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India tariff hike shows vulnerability of US trade strategy

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Christian Fernsby |
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Asia   Not all countries will give in so easily to US demands

India has decided to impose long-awaited tariffs on 28 product groups after the US said it would roll back a duty-free imports scheme for approximately $6 billion worth of imports from India, ING said.

The tariffs came into effect on Sunday. These retaliatory measures show the vulnerability of the high pressure strategy characterised by the current US trade policy, ING said.

Not all countries will give in so easily to US demands as, for example, Mexico did, ING said.

Countries that are less dependent on trade with the US will resist, with the risk of escalating tit-for-tat tariff fights, ING said.

If it pushes too far in negotiations with India, Japan, the EU, and China, the US could end up being the biggest loser of all, ING said.

This is because it would then face tariffs with all its trading partners involved in the disputes while the EU and the other counties would face higher tariffs only at the US border, ING said.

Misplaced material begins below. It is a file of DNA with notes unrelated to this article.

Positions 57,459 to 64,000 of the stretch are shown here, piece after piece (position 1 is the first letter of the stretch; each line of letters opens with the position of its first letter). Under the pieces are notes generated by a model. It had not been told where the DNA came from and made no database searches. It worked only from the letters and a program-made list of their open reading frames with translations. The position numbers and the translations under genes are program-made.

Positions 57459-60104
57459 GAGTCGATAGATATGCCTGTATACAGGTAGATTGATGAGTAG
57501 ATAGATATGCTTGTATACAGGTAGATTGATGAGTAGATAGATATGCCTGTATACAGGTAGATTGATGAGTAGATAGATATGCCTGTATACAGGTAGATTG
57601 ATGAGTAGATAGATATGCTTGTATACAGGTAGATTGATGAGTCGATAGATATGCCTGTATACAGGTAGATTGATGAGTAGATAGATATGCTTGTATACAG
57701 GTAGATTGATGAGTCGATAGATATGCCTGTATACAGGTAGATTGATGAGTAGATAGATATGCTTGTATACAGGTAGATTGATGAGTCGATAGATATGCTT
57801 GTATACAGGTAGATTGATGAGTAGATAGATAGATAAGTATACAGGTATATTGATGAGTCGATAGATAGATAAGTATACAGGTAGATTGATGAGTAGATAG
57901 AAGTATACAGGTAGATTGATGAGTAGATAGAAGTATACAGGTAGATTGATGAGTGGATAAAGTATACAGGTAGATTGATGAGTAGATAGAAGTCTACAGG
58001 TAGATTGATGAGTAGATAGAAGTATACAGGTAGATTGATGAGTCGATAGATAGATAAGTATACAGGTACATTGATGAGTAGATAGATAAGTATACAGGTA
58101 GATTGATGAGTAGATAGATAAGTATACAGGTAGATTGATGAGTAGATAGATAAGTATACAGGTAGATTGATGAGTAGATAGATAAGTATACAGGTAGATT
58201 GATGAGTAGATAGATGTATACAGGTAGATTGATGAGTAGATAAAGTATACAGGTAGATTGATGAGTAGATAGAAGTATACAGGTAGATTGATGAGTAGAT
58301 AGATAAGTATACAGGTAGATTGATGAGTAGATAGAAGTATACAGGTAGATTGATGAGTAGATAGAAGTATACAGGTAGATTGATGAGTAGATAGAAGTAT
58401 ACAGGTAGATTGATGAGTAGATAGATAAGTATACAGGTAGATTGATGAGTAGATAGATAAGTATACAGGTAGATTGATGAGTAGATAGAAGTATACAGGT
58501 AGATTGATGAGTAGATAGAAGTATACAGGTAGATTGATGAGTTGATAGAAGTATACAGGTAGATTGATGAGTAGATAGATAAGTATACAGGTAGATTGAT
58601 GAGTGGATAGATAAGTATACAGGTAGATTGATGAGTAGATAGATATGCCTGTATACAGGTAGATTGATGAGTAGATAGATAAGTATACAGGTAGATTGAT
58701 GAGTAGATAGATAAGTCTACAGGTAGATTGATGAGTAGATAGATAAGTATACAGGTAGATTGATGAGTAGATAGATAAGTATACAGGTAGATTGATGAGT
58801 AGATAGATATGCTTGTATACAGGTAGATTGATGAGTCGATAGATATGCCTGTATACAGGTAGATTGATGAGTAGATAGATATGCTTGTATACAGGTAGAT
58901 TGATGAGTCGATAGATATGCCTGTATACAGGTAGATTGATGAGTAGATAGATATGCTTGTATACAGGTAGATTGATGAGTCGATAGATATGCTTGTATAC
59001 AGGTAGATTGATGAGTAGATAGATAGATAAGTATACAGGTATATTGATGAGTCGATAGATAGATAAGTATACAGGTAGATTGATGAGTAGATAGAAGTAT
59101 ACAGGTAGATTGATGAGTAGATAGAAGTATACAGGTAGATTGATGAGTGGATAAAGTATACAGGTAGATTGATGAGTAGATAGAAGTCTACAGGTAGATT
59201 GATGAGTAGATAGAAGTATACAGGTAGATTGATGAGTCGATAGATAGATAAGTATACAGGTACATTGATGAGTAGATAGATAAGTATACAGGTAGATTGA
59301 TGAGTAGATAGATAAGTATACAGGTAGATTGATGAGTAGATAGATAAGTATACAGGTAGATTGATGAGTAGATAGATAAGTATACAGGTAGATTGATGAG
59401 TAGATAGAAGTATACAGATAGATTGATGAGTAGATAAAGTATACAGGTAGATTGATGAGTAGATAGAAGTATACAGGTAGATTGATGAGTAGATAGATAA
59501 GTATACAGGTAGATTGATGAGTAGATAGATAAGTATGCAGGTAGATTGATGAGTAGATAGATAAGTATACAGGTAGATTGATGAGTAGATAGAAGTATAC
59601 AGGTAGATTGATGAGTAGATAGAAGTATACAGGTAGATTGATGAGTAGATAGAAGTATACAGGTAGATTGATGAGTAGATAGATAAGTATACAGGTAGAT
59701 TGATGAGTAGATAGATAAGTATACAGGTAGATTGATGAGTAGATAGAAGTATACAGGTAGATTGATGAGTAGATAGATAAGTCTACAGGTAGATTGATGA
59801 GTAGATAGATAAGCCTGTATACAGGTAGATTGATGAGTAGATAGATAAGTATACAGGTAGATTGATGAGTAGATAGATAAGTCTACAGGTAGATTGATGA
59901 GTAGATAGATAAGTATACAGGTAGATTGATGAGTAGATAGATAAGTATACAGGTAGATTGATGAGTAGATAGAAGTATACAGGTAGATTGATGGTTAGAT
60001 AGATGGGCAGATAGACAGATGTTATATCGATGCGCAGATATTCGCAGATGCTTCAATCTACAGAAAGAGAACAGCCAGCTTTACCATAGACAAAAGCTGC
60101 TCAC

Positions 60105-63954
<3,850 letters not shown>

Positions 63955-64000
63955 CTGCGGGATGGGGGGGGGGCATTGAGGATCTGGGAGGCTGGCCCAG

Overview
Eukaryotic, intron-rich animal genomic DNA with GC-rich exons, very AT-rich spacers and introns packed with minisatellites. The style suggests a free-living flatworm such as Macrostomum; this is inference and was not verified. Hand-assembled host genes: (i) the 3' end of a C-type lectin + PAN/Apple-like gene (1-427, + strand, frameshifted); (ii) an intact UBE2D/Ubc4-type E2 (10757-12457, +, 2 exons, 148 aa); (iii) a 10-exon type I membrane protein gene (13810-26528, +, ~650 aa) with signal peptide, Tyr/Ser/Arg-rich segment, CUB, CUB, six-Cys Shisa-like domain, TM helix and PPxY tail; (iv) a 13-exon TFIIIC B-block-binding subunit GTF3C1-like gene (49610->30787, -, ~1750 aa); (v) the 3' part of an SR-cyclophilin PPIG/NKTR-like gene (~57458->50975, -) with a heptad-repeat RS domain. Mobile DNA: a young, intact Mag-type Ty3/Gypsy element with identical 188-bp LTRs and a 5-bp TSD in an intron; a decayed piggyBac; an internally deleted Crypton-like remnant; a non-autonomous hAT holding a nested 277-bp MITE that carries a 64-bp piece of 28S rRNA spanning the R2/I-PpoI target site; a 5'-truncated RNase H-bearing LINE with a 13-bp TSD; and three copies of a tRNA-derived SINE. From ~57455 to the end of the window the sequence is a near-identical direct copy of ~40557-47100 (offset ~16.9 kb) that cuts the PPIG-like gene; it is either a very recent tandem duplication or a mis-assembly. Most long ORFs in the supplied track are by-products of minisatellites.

Although the measures are, in part, a reaction to the US withdrawing preferential market access for India, legally, these tariffs are a retaliation against the US steel and aluminium tariffs imposed last year, ING said.

India postponed the tariffs multiple times in the hope of reaching some sort of agreement with the US, ING said.

In the end, it decided not to postpone any further, ING said.

The 28 products affected include agricultural products, with tariffs being raised by up to 120%.

The measures are reportedly expected to raise about $217 million of tax revenues.

Assuming that the average increase is about 50%, the tariffs will affect 1% to 2% of total Indian merchandise imports from the US.

Although this is only a small fraction of US – Indian trade, it further inflames tensions between the two countries.


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